Bible Reviews Bible Reviews

Why Are There So Many Bible Versions?

Reason #2 - Bible Contents

Many people aren’t aware that different Bibles have different contents.  That is:  some Bibles have more “Bible books’ than others.  The list of contents in a Bible is called a Bible canon.  Some Christian sects use one Bible canon while others use a different Bible canon.

Among English-speaking Christians there are these major Bible canons in use:
  • 66-Book (Protestant)
  • Catholic (73 books)
  • “with Apocrypha” (75 books + 6 “chapters”)
  • Eastern Orthodox (77+ books)
There are tables listing the contents of the various Bible canons.
Three NRSV editions: 66-book, Catholic, with Apocrypha
Same translation, different contents!
So:  there is an important and noticeable difference between (for example) a Catholic Bible and a 66-book Bible and a “with Apocrypha” Bible.  Because different Bible canons are used by different Christian sects, we have things like:
  • The New American Bible, a Catholic-specific Bible (only available with a Catholic Bible canon).
  • The New International Version, a Protestant-specific Bible (only available with a 66-book Bible canon).
  • The New Revised Standard Version, which is available in 66-book, Catholic and “with Apocrypha” editions (so:  three quite noticeably different editions of the same Bible translation).

Obviously the fact that there are different Bible canons used by different groups of Christians causes there to be more (many more) Bible translations than would be the case if all Christians used the same Bible canon.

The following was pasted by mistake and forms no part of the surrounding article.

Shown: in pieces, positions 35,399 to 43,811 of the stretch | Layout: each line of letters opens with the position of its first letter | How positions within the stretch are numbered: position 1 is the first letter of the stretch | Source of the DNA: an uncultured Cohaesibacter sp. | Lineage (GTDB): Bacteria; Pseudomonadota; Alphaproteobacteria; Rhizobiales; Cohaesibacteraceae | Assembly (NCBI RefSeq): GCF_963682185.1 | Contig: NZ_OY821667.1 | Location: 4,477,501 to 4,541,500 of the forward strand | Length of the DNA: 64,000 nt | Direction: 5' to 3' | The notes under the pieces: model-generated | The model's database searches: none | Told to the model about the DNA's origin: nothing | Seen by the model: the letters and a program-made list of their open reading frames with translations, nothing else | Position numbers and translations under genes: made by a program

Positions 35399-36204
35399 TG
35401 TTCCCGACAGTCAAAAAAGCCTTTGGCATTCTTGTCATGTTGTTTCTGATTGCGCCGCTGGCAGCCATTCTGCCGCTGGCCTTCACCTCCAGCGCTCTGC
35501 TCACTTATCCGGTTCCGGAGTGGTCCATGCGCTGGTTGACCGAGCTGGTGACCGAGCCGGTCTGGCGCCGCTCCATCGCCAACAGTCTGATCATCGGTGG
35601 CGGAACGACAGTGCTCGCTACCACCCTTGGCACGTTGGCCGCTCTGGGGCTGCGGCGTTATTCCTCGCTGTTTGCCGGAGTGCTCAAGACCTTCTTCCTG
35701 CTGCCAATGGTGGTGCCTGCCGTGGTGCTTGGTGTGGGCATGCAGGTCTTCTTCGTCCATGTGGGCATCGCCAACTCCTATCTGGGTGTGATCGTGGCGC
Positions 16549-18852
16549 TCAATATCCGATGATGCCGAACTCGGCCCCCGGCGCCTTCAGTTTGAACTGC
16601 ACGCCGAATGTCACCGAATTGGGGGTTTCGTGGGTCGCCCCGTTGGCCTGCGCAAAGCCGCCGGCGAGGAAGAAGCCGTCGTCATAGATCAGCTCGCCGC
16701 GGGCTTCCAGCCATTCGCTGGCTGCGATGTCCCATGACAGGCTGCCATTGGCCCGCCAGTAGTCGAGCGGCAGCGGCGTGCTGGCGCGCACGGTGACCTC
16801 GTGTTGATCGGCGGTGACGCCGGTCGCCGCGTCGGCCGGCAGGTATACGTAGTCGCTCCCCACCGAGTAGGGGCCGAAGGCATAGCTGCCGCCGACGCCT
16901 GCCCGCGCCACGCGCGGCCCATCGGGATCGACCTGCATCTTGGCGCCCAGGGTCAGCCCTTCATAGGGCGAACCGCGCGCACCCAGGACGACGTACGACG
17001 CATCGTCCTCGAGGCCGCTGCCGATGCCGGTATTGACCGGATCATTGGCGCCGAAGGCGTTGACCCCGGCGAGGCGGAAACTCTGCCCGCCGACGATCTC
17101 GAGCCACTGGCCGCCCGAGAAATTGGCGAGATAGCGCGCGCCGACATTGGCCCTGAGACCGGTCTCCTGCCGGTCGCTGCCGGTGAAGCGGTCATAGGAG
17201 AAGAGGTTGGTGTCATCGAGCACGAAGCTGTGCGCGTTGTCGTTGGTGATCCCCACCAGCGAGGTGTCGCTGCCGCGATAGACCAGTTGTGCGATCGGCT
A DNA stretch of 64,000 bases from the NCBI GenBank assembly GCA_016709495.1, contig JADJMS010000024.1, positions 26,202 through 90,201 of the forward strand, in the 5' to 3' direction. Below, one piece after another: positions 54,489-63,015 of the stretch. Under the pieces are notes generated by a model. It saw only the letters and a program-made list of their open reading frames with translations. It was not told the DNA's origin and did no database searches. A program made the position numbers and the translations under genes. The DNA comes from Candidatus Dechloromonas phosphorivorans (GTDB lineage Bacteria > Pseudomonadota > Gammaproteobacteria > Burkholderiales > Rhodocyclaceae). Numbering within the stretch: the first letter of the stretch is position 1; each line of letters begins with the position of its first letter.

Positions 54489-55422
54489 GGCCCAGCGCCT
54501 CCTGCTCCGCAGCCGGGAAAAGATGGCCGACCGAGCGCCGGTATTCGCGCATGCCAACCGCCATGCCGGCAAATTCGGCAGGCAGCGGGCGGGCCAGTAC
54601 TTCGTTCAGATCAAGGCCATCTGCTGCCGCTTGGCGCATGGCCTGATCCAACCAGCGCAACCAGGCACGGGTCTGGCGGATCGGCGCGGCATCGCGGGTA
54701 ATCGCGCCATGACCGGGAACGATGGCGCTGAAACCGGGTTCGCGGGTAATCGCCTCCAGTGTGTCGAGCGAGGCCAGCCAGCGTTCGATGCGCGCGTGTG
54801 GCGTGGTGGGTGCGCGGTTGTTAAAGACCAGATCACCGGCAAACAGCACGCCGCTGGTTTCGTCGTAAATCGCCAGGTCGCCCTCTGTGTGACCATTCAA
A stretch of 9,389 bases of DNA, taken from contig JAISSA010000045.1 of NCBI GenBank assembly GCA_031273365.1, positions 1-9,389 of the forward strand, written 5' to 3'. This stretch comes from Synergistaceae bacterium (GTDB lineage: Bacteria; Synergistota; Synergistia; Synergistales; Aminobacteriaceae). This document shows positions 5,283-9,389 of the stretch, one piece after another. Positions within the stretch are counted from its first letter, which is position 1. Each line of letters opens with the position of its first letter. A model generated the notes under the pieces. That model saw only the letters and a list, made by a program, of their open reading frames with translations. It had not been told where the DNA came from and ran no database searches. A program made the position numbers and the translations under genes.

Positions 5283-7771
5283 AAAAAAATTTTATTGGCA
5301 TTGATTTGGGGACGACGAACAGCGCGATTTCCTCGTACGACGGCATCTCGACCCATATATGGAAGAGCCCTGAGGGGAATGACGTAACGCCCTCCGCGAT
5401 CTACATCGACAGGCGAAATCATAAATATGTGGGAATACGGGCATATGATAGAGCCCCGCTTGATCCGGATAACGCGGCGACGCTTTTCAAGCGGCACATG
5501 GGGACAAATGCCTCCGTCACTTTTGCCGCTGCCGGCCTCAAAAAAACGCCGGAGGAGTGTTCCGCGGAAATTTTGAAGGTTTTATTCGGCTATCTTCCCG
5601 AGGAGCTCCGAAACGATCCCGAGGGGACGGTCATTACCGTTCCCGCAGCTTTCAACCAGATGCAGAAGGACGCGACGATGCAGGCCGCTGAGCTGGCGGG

Why Are There So Many Bible Versions?

Reason #2 - Bible Contents

Many people aren’t aware that different Bibles have different contents.  That is:  some Bibles have more “Bible books’ than others.  The list of contents in a Bible is called a Bible canon.  Some Christian sects use one Bible canon while others use a different Bible canon.

Among English-speaking Christians there are these major Bible canons in use:
  • 66-Book (Protestant)
  • Catholic (73 books)
  • “with Apocrypha” (75 books + 6 “chapters”)
  • Eastern Orthodox (77+ books)
There are tables listing the contents of the various Bible canons.
Three NRSV editions: 66-book, Catholic, with Apocrypha
Same translation, different contents!
So:  there is an important and noticeable difference between (for example) a Catholic Bible and a 66-book Bible and a “with Apocrypha” Bible.  Because different Bible canons are used by different Christian sects, we have things like:
  • The New American Bible, a Catholic-specific Bible (only available with a Catholic Bible canon).
  • The New International Version, a Protestant-specific Bible (only available with a 66-book Bible canon).
  • The New Revised Standard Version, which is available in 66-book, Catholic and “with Apocrypha” editions (so:  three quite noticeably different editions of the same Bible translation).

Obviously the fact that there are different Bible canons used by different groups of Christians causes there to be more (many more) Bible translations than would be the case if all Christians used the same Bible canon.